When I saw Umberto D. recently I was so complete engrossed in it that I completely forgot where I was for some time. What is it that makes a senior citizen in India today identify so completely with the elderly character of  a film made in Italy and that too about seven decades back in 1952? I may be at a loss of  words to answer this question very exactly, but what I can say definitely is that  my involvement with Umberto, played brilliantly by a non-professional actor Carlo Battisti, was complete. I could feel  the tension, the worry, the uncertainty very closely and intensely as he went from one stage of distress to a deeper one, and from one predicament to a more difficult one.

It is not without reason that it is said that truly great films are for all times. This can be said without risk of contradiction for at least four neo-realist films of the great Italian film-maker Vittorio De Sica, Umberto D. being one of them. There are certain factors which are common to all four. All are set in post-war Italy among the weaker sections whose life has been made more difficult by the disruption of livelihoods resulting from the war. All are in the great neo-realist tradition and had a wider impact beyond Italy. All are substantially shot on location and often use non-professional actors. All the four films have been hailed as among the greatest films ever made. Last but not the least, all the films have the unmistakable stamp of not just De Sica but also of Cesare Zavattini, that great screen-play writer whose contribution often extended beyond his specialized field.

In Umberto D. the  the relationships which are generally considered to be not  so crucial in life are explored with great feeling and sensitivity—for example the relationship between the old man and the maid and of course the never-to-be-forgotten relationship between Umberto and his dog Flike. The situations involving them are simple everyday situations, nothing very dramatic, yet these live an impact that lingers on, we keep remembering the situations.

Ingmar Bergman is said to have watched the film about a hundred times and considered it the greatest film he had seen. This film figured also in Time Magazine’s 100 all-time great films.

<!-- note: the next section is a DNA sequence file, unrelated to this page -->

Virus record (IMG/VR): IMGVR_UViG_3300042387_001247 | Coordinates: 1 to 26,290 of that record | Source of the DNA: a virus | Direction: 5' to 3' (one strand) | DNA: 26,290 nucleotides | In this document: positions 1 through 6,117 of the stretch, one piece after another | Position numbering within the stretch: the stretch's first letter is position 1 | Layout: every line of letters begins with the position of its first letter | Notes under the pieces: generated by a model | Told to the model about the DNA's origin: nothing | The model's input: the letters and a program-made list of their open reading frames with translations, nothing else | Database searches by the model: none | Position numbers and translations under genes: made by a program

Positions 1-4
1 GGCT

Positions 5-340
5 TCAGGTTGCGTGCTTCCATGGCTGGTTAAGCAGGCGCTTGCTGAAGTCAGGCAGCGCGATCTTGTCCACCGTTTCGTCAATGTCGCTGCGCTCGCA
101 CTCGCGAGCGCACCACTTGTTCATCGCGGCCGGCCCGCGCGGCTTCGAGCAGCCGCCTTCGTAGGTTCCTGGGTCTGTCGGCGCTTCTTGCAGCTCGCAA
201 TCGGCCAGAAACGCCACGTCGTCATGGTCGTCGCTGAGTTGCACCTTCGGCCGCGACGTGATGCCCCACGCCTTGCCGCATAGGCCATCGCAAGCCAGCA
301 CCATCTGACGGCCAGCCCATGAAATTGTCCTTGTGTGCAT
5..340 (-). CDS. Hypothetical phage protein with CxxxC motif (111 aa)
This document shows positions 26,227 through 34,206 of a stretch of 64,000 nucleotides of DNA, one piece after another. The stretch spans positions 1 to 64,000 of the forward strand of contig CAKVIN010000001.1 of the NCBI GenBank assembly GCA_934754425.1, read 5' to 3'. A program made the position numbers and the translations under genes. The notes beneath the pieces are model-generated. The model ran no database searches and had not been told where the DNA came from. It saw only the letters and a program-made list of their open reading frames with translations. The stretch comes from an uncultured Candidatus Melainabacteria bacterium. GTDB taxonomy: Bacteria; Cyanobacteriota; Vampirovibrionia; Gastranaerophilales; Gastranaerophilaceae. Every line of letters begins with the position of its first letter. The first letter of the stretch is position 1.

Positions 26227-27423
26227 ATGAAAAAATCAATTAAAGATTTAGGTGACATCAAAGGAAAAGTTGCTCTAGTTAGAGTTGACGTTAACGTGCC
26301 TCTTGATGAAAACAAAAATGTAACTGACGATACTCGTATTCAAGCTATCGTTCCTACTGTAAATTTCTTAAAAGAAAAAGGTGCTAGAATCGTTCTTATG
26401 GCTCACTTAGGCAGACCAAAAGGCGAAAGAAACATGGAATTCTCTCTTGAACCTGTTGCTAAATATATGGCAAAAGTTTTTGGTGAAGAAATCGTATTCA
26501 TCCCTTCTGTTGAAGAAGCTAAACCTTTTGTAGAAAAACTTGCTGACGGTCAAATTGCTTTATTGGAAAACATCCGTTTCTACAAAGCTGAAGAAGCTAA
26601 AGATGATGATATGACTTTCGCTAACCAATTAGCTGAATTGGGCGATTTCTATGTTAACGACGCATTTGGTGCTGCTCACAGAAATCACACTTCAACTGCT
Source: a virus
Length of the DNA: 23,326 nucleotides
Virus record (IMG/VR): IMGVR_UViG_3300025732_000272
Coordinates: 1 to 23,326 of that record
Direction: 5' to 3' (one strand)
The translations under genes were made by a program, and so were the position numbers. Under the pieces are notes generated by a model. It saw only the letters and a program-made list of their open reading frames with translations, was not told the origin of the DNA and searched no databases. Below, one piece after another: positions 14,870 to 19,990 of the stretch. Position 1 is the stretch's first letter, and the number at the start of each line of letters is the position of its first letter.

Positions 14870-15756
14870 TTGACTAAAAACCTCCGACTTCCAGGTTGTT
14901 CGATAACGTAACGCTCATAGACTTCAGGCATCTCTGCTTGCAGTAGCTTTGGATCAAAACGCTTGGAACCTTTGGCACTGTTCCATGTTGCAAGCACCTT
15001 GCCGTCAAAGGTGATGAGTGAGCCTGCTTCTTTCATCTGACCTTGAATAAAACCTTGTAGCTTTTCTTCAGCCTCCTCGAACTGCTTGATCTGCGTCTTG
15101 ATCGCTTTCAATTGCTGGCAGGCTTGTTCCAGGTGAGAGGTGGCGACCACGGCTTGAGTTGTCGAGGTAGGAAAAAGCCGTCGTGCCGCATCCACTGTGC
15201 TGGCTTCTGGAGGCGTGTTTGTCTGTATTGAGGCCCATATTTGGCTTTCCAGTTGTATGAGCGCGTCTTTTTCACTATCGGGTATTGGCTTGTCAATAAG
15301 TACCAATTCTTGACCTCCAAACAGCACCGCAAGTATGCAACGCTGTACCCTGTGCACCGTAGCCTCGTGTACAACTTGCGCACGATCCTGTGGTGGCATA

De Sica made his first film in 1940 and continued making films till he died in 1974, however his best work was done in the immediate post war years only, starting with Shoeshine in 1946. A story of ups and downs, mostly downs, in the life of two friends who are shoeshine boys in Rome, this Academy award winner film has some memorable scenes of juvenile homes. This film may have served as an inspiration for Raj Kapoor’s memorable film Boot Polish as well.

Despite the praise won by Shoeshine, De Sica could not find the money for his next film Bicycle Thieves (1948) and had to beg and borrow from friends. This turned out to be one of the greatest films of all times with unforgettable performances from unprofessional actors, particularly a factory worker Maggiorani playing the title role of Antonio and Enzo the adorable child actor playing the role of Antonio’s son Bruno. I have never been able to forget the feelings of the child Bruno as expressed with such great sensitivity  by Enzo. The happenings around a rather simple incident of theft of a bicycle are portrayed in such a way that the viewer is very closely involved in the predicaments of the family which may suffer loss of complete loss of livelihood in difficult conditions if the stolen bicycle is not found.

Miracle in Milan ( 1951) , which won the Grand Prize at Cannes, is yet another never-to-be-forgotten film which follows the neo-realist tradition very firmly for a good part of the film , and then suddenly miracles start happening, and so involved is one in the grim tragedy of the people shown in the film that one feels like joining in the song and dance the miracle brings!

All this is truly great cinema, which inspired many great film-makers in several parts of world ( for example truly great film makers like  Bimal Roy and Raj Kapoor in India). There are certain images from these films that simply refuse to go away from mind and heart—the sudden happiness on the face of long-suffering  shanty-dwellers of Milan when the miracle comes, Bruno and Antonio sitting together in despair after all efforts appear to have failed, Bruno’s desperation in finding his father cornered badly, Umberto and Flike towards the end of the film —one just cannot forget these scenes.

De Sica continued making films, but I think he did not equal the greatness of these earlier four films again. A compulsive gambler who lived a double family live, he was dragged in later years into accepting projects to earn money which did not do justice to his real talents. But what he has given in these four great films is more than adequate for a lifetime of great achievements.

Bharat Dogra is a journalist and author. His recent books include When the Two Streams Met ( freedom movement) and Earth Without Borders.


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